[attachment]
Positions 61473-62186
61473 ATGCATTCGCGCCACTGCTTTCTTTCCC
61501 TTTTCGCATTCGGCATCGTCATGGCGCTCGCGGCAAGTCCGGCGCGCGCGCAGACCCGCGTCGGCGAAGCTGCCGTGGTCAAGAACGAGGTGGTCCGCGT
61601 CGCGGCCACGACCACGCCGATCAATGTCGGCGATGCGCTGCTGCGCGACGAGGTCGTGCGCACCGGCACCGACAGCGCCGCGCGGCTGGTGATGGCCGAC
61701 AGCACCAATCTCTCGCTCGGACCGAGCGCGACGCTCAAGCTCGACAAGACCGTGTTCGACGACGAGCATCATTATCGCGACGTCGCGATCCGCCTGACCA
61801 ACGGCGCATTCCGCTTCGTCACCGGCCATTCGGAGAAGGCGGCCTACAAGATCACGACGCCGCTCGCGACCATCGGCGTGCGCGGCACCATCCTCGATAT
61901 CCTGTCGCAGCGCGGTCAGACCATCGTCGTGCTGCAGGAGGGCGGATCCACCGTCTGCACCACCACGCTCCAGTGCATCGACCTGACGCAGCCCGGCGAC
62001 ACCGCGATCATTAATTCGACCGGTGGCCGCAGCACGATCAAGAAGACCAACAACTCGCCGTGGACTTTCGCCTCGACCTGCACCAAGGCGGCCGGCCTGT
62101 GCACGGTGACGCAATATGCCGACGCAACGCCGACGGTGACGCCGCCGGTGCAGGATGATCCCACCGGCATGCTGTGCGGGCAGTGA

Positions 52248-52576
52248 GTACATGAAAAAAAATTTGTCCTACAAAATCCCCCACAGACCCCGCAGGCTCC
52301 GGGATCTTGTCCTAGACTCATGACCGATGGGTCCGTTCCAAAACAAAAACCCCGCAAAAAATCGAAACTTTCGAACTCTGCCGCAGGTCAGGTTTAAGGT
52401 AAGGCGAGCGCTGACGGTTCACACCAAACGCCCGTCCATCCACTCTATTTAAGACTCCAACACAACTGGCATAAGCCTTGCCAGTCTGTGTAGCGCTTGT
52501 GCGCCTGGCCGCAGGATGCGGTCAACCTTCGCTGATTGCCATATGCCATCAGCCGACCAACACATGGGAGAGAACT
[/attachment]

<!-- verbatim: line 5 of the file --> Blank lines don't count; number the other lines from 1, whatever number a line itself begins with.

61701 AGCACCAATCTCTCGCTCGGACCGAGCGCGACGCTCAAGCTCGACAAGACCGTGTTCGACGACGAGCATCATTATCGCGACGTCGCGATCCGCCTGACCA